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REFUGEE CRISIS

IMMIGRATION

4,000 refugees spend night in Spielfeld

Four thousand refugees spent the night in Spielfeld in Styria, after crossing the Slovenian border into Austria. All the women and children were accommodated in heated tents, but 300 men had to sleep out in the open.

4,000 refugees spend night in Spielfeld
Refugees in Spielfeld, Styria. Photo: APA

Styrian police said the refugees were supplied with woollen and thermal blankets and warm drinks.

More than 6,000 refugees arrived in Styria on Wednesday and in the evening around 2,000 people were taken to emergency shelters in Graz and other Austrian states by bus.

Police said that the situation on the border was “under control” and that barriers had been opened to let large groups of people through and avoid injuries.

Some 900 refugees arrived in Bad Radkersburg on Wednesday evening and were taken to emergency accommodation.

Several thousand more refugees and migrants are expected to cross the border into Austria on Thursday.

The Red Cross has asked people not to bring donations to the border crossing at Spielfeld. Donations of food – such as bread, bananas and still mineral water – should be taken to the former Euroshopping centre in Graz-Webling. Donations of clothes should be taken to Caritas centres.

The Red Cross has warned that with temperatures dropping the situation is becoming “critical”. “We are doing everything humanly possible to make sure that people receive help at the border, and of course we are especially concerned for the children,” spokesman Christopf Patzalt said.

Police in Germany have complained that Austrian authorities often bring large groups to the border in the late afternoon or evening.

“It's no problem up until midday. But in the late afternoon, it's blow after blow. Our Austrian colleagues are just as overloaded as we are,” Freyung district police spokesman Thomas Schweikl said.

 

On Wednesday, Austria’s interior minister announced plans to build a fence at the border crossing with Slovenia to “control” the refugee influx, but this prompted sharp criticism from Berlin, underlining how the crisis is straining relations within the EU.

EU officials said they were not told in advance of Austria's plan and in a sign of the sensitivity of the development, European Commission President Jean-Claude Juncker held hastily arranged talks with Austrian Chancellor Werner Faymann.

Afterwards the two men issued a statement apparently seeking to stress common ground. “The president and the chancellor repeated their common position that fences have no place in Europe,” the statement said.

IMMIGRATION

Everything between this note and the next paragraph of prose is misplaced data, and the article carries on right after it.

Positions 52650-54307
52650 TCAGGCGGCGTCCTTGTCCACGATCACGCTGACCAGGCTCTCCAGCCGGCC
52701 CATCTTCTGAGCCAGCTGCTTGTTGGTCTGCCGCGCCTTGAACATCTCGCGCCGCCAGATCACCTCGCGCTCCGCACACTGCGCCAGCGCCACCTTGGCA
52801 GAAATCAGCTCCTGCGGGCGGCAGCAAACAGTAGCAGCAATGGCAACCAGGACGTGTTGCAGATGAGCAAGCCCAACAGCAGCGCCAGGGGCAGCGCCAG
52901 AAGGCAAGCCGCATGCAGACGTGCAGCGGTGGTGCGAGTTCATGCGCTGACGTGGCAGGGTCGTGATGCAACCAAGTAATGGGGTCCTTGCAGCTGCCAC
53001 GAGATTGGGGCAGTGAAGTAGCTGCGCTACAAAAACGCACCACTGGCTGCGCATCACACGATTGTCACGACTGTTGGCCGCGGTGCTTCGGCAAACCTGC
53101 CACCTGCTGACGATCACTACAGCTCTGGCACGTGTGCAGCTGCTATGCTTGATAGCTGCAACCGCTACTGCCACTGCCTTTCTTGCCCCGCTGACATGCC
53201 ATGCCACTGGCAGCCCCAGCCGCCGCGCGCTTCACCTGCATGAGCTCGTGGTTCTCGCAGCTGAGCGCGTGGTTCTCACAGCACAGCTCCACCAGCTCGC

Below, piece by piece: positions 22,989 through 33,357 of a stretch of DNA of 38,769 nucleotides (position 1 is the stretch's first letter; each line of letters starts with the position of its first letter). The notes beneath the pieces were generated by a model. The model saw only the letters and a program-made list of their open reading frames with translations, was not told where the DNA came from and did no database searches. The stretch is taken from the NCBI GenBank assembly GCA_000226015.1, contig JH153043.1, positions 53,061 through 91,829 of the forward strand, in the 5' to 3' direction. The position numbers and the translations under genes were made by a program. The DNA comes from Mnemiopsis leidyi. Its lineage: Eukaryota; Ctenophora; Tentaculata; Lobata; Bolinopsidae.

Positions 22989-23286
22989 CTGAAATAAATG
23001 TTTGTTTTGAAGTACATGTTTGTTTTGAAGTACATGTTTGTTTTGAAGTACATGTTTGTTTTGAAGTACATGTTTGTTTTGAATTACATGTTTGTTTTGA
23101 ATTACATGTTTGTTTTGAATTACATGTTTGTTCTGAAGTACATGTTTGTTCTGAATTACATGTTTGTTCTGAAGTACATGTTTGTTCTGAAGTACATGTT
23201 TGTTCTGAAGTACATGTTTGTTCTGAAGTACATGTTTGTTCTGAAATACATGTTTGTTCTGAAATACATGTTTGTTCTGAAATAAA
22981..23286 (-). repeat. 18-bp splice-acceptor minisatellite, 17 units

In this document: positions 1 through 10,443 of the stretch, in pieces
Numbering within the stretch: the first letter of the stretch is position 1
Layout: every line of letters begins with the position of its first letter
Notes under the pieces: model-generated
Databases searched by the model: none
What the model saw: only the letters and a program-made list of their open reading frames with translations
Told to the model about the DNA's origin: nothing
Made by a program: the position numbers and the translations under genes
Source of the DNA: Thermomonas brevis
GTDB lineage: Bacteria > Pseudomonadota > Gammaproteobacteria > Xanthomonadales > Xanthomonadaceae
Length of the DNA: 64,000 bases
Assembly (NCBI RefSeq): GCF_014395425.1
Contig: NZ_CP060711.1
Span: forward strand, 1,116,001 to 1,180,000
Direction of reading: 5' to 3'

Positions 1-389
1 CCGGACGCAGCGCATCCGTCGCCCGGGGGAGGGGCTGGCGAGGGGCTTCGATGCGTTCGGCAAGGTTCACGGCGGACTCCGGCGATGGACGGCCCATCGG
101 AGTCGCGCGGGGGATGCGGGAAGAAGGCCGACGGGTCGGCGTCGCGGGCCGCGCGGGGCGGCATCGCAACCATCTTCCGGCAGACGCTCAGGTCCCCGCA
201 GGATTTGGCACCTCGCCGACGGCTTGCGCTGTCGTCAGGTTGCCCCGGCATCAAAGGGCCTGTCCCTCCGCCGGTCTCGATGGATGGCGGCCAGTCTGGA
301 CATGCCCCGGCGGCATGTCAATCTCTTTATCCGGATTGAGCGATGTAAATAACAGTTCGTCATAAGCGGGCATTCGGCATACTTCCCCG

‘Discrimination’: Austria’s benefit cuts for immigrants ‘go against free movement’

Benefit cuts imposed by Austria on immigrants whose children live in their country of origin contradict EU law becasue they constitute "discrimination on the ground of nationality", a legal adviser at the bloc's top court said on Thursday.

A picture of the sign and logo of the Court of Justice of the European Union in Luxembourg
A picture of the sign and logo of the Court of Justice of the European Union in Luxembourg on January 13, 2020. (Photo by JOHN THYS / AFP)

The opinion is the latest legal hitch to befall a series of measures — imposed by a previous government that included the far-right — which sought to restrict benefit payments to foreigners.

Richard de la Tour, advocate general of the Court of Justice of the European Union (CJEU), said the cuts to child benefits constituted “an infringement of the right of free movement conferred on EU citizens”.

The specific case relates to reforms that came into effect in 2019 which indexed child benefits according to where the recipient’s children live.

This meant reduced payments for tens of thousands of eastern Europeans who work in Austria — notably in the care sector — but whose children remain in their countries of origin.

The advocate general’s advice is not binding on the court but it is seen as influential.

De la Tour found that the cuts were “indirect discrimination on the ground of nationality which is permissible only if it is objectively justified”, and that Austria had failed to do so.

They contravened the principle that “if a migrant worker pays social contributions and taxes in a member state, he or she must be able to benefit from the same allowances as nationals of that state”, he added.

In 2020 the European Commission, supported by six eastern member states, brought an action before the CJEU claiming Austria was “failing to fulfil its obligations”.

Former Austrian Chancellor Sebastian Kurz had said he hoped the cuts would save 114 million euros ($130 million) a year but in 2019 they recouped 62 million euros.

The former coalition also introduced benefit cuts for immigrants who failed to reach a certain level of German, but those measures were subsequently overturned by the Austrian courts.

The government that introduced in the cuts was brought down in a corruption scandal in May 2019.

It included the centre-right Austrian People’s Party (OeVP), which is still the senior partner in the current government.

However their current coalition partners, the Greens, opposed the benefit cuts at the time.

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